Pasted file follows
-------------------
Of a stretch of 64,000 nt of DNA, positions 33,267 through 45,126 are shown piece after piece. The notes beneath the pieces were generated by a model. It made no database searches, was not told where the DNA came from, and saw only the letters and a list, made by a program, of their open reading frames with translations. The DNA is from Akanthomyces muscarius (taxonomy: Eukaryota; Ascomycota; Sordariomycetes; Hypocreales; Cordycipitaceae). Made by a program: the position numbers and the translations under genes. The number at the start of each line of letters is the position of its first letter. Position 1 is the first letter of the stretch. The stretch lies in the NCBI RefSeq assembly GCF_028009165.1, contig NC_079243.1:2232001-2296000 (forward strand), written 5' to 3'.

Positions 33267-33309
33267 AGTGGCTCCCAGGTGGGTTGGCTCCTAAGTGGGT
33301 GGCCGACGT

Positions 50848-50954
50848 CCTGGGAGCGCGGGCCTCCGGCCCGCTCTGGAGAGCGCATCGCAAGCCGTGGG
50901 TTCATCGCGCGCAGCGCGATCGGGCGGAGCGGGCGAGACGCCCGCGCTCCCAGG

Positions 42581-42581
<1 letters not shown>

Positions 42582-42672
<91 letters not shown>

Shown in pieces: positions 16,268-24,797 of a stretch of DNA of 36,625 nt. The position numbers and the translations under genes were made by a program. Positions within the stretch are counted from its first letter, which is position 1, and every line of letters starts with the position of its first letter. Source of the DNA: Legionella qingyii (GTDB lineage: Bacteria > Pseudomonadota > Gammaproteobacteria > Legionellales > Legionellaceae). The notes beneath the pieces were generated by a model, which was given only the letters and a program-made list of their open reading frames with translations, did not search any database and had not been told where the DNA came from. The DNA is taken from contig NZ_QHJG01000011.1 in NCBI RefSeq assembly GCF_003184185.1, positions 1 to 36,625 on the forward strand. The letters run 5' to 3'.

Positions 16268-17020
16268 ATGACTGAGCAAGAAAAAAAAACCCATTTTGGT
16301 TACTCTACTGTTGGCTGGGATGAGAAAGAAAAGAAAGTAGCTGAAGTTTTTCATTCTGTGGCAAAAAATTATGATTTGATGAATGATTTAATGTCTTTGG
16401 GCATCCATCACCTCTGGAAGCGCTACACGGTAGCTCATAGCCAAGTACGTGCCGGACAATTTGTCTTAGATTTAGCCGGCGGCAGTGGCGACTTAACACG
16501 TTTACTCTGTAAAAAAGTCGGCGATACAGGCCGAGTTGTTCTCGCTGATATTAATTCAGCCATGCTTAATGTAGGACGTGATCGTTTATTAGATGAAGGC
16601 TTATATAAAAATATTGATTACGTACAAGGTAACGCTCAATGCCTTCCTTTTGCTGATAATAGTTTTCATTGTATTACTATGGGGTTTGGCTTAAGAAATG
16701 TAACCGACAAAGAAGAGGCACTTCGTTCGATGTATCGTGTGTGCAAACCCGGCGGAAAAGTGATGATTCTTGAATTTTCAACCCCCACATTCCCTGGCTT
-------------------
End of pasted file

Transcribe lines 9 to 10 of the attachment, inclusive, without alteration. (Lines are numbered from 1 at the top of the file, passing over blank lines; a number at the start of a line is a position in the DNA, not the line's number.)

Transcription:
<1 letters not shown>

Positions 42582-42672